As WASA points out in its brief, Hahn had until December 8 to file a Rule 59 (e) motion. See Super. Ct. Civ. R. 6 (a) (weekends and holidays not counted) & (e) (extra three days for mailing). He did not file it until December 16. The trial court could not do nunc pro tunc what it could not have done within the ten-day period -- enlarge the time allowed. See Super. Ct. Civ. R. 6 (b); see also Circle Liquors, 670 A.2d at 385 ("Nor may the trial court extend the time for taking action under . . . Rule 59."). Since Hahn failed to file the Rule 59 motion by December 8, the trial court had no jurisdiction to decide the merits of the motion. See id. at 385-86. And since the motion likewise did not toll the time for appeal, Hahn's appeal (on January 16, 1998) was filed well beyond the thirty days from entry of judgment (November 14, 1997) allowed by this court's rules. See id. An untimely notice of appeal deprives this court of jurisdiction. See In re C.I.T., 369 A.2d at 172.

III.

Although Hahn relies on the doctrine of "unique circumstances" to excuse the late filing, this court has repeatedly rejected application of the doctrine to facts like these. Circle Liquors, 670 A.2d at 386-87; Frain v. District of Columbia, 572 A.2d 447, 450-52 (D.C. 1990). Closely on point is Frain. There the plaintiffs moved for an extension of time to file a "motion for reconsideration" nine days after the trial court had entered summary judgment against them. On the thirtieth day after entry of judgment, the court granted the motion to extend time as unopposed. Over a month later, the motion to reconsider was filed, and it was denied on the merits. On appeal, this court treated the motion as one under Rule 59 (e) and inquired whether "some controlling equitable consideration" excused the untimely motion and in turn untimely appeal. Frain, 572 A.2d at 450. Specifically, we considered the plaintiffs' invocation of the "unique circumstances" doctrine, which provides that in "'limited circumstances, when a party fails to file a timely notice of appeal in reliance on a statement or action of the trial court indicating that the party has timely filed a postjudgment motion that tolls the appeal period, that motion, although in fact untimely, . . . stop[s] the running of that period.'" Id. (quoting In re Alexander, 428 A.2d 812, 815 n.3 (D.C. 1981)). Key to the doctrine, we recognized, is whether the party filing late has been "'affirmatively misled into delaying the filing . . . by some action or conduct of the trial court.'" Id. at 451 (quoting Robinson v. Evans, 554 A.2d 332, 335 (D.C. 1989)).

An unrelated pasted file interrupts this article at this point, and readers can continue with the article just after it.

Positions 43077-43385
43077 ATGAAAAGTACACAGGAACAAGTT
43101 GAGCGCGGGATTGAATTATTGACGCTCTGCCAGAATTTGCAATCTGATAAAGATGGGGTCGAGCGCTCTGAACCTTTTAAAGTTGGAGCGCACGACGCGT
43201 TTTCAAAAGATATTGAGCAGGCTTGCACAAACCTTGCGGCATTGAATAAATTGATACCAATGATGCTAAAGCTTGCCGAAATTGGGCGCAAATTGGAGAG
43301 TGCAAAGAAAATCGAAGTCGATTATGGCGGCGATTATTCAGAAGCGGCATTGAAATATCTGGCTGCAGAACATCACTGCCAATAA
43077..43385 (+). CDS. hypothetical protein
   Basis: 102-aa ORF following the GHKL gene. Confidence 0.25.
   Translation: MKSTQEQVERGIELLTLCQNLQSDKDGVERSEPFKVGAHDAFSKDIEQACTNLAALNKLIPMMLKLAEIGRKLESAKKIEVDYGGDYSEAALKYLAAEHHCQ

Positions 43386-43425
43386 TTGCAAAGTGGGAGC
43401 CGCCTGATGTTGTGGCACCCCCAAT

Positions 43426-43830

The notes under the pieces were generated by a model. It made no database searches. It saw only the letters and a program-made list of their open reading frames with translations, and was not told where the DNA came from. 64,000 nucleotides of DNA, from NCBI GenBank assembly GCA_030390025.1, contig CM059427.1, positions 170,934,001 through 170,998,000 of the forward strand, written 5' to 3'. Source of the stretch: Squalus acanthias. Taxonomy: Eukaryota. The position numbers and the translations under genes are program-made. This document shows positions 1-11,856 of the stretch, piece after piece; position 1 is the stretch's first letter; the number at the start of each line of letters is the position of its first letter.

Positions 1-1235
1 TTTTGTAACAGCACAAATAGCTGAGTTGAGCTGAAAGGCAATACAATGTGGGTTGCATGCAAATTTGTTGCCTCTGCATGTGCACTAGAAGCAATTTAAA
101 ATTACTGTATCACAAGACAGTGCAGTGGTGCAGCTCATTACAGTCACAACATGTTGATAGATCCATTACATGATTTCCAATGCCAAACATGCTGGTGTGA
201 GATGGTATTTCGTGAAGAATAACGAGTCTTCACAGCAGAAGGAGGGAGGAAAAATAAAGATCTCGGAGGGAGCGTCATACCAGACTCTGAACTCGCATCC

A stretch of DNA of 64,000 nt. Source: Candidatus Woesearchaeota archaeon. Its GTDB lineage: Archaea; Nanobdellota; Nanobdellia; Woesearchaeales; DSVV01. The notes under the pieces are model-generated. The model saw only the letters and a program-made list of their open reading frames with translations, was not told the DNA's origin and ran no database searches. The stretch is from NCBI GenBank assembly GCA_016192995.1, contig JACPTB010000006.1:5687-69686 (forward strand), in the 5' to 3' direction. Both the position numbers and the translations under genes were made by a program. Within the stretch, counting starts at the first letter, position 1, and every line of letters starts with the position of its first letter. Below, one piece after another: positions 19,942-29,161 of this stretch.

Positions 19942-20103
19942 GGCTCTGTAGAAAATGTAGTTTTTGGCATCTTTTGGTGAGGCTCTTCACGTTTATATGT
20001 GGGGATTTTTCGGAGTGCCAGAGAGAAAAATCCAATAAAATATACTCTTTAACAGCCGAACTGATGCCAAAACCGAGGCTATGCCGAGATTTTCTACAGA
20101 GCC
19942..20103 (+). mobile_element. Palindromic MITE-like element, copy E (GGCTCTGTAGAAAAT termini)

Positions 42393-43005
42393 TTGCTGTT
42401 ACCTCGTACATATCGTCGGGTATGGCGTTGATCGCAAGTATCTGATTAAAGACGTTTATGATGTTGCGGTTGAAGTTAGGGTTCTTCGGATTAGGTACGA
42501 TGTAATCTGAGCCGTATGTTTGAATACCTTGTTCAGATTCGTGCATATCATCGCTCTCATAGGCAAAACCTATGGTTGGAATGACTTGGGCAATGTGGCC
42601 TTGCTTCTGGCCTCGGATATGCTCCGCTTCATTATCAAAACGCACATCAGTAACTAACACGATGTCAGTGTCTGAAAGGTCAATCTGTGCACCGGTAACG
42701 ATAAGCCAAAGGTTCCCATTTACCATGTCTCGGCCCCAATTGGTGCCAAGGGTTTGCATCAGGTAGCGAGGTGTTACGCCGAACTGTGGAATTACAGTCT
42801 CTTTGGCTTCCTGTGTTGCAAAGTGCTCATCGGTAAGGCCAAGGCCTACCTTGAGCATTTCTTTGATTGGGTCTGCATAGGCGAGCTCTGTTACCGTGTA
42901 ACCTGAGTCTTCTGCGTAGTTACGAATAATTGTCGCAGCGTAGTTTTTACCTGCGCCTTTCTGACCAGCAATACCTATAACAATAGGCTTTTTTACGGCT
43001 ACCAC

In Frain we rejected the plaintiffs' reliance on the doctrine as "[un]reasonable" because the trial court's order granting the extension of time was not an "affirmative action or statement," but rather "acquiescence in a request by the movant" that in turn rested upon counsel's "unfamiliarity" with the court's rules. Id. at 451-52 (emphasis in original). Moreover, we said the plaintiffs could not have been "lulled" into believing they had more time to appeal, "because they had not been made aware of [the Judge's extension order] before the expiration of the period for filing their notice of appeal." Id. at 452. A similar result was reached in Circle Liquors, where we ...